A JOURNALIST whom I had known for almost two decades called me up last Saturday afternoon, asking for comments on the government’s intention to ratify the International Convention on the Elimination of All Forms of Racial Discrimination (ICERD).
Three days earlier, Minister in the Prime Minister’s Department P. Waytha Moorthy had announced that the government is committed to ratifying six treaties, including ICERD, in the first quarter of 2019. He stressed that the ratification of these conventions “is in line” with Pakatan Harapan’s election manifesto.
Apart from ICERD, the government also intends to ratify the International Covenant on Civil and Political Rights, the International Covenant on Economic, Social and Cultural Rights, the UN Convention against Torture and Other Cruel, Inhuman and Degrading Treatment or Punishment, the International Convention on the Protection of the Rights of All Migrant Workers and Members of Their Families, and the International Convention for the Protection of All Persons from Enforced Disappearance.
The minister added that although “several matters may become obstacles” in the ratification of ICERD, the government believed the convention could be signed “with exemptions” (or reservations). The minister added that Malaysia had done the same thing (making reservations) when it ratified the Convention on the Rights of Persons with Disabilities, Convention on the Rights of the Child, and Convention on the Elimination of All Forms of Discrimination Against Women.
The minister had also stressed that he is fully aware that the ratification of ICERD “may require the government to modify several existing legislation and policies”.
If the government goes ahead with the ratification without holding a public engagement (preferably a referendum), build a consensus in Parliament, and securing the green light from the Council of Malay Rulers, the move will have a boomerang effect on the government.
If, as stated by Waytha Moorthy, the ratification is in keeping with the government’s election manifesto, there are other items in the manifesto affecting the poor which should be given greater priority.
ICERD was opened for signature and ratification by UNGA on Dec 21, 1965 and came into force on Jan 4, 1969. Containing a lengthy Preamble and 25 Articles, the Convention states in Article 5: “All states’ parties undertake to prohibit and to eliminate racial discrimination in all its forms and to guarantee the right of everyone, without distinction as to race, colour, or national or ethnic origin, to equality before the law.”
What constitutes “racial discrimination” is defined in Article 1 Clause (1) as “any distinction, exclusion, restriction or preference based on race, colour, descent, or national or ethnic origin which has the purpose or effect of nullifying or impairing the recognition, enjoyment or exercise, on an equal footing, of human rights and fundamental freedoms in the political, economic, social, cultural or any other field of public life”.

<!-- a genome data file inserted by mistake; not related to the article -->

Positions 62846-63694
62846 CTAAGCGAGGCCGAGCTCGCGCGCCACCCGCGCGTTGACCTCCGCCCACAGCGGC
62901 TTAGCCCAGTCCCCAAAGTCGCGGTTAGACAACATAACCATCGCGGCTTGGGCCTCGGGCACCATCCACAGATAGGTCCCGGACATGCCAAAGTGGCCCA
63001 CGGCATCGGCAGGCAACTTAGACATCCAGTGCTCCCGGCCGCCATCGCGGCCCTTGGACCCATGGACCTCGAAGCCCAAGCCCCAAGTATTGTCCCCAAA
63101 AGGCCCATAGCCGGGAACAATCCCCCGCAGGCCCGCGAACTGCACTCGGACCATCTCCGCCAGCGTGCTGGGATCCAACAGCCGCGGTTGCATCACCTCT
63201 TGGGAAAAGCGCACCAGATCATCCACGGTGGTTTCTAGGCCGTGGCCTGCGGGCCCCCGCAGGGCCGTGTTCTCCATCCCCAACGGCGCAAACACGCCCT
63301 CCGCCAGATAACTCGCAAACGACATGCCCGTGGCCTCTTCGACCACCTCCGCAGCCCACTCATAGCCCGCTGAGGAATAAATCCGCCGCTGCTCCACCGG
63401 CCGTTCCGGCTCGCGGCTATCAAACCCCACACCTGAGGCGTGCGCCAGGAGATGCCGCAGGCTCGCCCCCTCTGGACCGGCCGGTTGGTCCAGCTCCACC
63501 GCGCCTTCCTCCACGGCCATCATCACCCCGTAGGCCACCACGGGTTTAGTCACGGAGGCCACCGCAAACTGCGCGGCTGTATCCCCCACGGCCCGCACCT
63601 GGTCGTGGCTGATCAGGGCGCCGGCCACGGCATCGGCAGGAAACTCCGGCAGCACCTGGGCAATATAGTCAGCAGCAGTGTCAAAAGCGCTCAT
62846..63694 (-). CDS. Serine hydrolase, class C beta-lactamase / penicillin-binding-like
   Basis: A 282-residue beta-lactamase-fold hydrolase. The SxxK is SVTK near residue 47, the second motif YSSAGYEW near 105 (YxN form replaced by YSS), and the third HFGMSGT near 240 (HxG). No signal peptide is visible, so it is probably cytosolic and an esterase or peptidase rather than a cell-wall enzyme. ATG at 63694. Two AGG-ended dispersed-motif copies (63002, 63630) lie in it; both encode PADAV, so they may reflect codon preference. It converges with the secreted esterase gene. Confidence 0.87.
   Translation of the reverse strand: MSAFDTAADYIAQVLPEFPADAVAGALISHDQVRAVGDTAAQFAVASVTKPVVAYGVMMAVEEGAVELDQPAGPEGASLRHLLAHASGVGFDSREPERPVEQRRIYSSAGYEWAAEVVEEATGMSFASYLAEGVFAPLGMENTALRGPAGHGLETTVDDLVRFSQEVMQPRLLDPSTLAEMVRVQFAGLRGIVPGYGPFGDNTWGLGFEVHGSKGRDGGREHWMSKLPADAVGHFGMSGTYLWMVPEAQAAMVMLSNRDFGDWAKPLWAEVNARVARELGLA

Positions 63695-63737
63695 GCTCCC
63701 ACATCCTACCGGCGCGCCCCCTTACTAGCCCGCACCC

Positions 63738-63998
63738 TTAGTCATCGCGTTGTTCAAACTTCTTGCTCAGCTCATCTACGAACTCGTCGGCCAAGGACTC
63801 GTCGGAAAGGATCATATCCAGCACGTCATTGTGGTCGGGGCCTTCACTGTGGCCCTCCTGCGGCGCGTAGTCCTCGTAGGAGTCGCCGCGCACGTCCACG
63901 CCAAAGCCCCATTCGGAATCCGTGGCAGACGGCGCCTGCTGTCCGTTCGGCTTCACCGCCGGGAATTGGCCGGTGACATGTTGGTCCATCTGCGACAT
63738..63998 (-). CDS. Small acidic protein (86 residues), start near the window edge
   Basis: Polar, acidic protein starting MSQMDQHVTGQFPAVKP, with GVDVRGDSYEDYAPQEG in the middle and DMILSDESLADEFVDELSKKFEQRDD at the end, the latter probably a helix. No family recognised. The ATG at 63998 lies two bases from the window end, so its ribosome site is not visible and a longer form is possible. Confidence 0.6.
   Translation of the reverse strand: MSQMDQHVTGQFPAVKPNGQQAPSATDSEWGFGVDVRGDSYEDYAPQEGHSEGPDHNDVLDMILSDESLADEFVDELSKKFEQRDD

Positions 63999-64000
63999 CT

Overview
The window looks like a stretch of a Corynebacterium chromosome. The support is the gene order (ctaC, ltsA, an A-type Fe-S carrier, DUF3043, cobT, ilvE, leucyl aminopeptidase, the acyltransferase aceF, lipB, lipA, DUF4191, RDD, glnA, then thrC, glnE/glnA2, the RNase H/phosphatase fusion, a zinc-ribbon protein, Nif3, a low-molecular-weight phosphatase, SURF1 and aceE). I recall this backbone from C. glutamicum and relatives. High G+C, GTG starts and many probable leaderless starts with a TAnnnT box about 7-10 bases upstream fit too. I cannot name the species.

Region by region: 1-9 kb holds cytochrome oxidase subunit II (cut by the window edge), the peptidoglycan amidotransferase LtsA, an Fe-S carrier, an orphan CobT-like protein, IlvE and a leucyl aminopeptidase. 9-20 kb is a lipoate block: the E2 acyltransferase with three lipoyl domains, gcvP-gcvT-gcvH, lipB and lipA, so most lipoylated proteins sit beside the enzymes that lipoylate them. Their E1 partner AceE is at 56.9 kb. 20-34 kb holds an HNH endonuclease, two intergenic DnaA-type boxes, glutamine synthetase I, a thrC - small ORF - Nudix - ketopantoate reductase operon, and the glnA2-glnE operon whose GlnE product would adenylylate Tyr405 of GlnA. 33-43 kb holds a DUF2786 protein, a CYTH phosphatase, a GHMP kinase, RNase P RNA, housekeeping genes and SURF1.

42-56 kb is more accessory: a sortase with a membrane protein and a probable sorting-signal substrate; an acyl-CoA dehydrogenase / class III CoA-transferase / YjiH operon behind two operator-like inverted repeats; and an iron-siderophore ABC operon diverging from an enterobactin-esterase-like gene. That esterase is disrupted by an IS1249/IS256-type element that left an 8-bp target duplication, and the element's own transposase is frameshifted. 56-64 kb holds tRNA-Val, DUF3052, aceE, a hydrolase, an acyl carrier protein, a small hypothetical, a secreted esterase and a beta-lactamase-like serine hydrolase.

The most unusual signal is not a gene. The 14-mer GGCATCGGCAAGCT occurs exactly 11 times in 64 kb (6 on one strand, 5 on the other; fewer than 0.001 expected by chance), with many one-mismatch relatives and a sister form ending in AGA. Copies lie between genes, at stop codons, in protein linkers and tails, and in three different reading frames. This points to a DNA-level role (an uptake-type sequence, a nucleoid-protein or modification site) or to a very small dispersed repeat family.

Although Clause (4) of Article 1 sates that “special measures taken for the sole purpose of securing adequate advancement of certain racial or ethnic groups” are not deemed racial discrimination, a proviso to that clause states that such measures “shall not be continued after the objectives for which they were taken have been achieved”.
In a joint statement issued on Oct 25 by a group of activists representing Majlis Tindakan Ekonomi Melayu (MTEM), Malaysian Lawyers Circle (MLC), and Concerned Lawyers for Justice (CLJ), the group said: “Our forefathers in their infinite wisdom (had) made a number of limited exceptions in our (Federal) Constitution, as part and parcel of the social contract agreed upon in guaranteeing the positions of the native Malay-Muslims, and natives of Sabah and Sarawak, in exchange for the mass granting of citizenship to the non-natives, especially to the Chinese and Indians.”
If ICERD is ratified, Article 153 of the Federal Constitution has to be amended, and such amendment requires the consent of the Malay Rulers Council (Majlis Raja-Raja). If the special rights contained in Article 153 are taken away, what will happen to Majlis Amanah Rakyat (Mara), MRSM (Mara Junior Science colleges), UiTM, the Royal Malay Regiment, the Malay Reserve Enactment (to name a few institutions)?
Another NGO that objected to the ratification, Majlis Perundingan Melayu (Malay Consultative Council), said that it will send a memorandum of protest to the Malay Rulers Council. Its president Datuk Hassan Mad had said the ICERD is contrary to the Federal Constitution. He added that the Malay Rulers were never consulted before this matter was announced by the minister to the general public, and that it was “highly irregular”.
Senior lawyer and Association of Muslim Lawyers Malaysia president Datuk Zainul Rijal Abu Bakar expressed disappointment at the “seemingly hurried nature” to ratify ICERD.
He said the Federal Government should first hold a dialogue with all affected parties and obtain a clear mandate from the people before the convention is ratified.
My fear is that, if we “act in haste”, we may have to “repent at leisure”.
Salleh Buang formerly served the Attorney-General’s Chambers before he left for private practice, the corporate sector and academia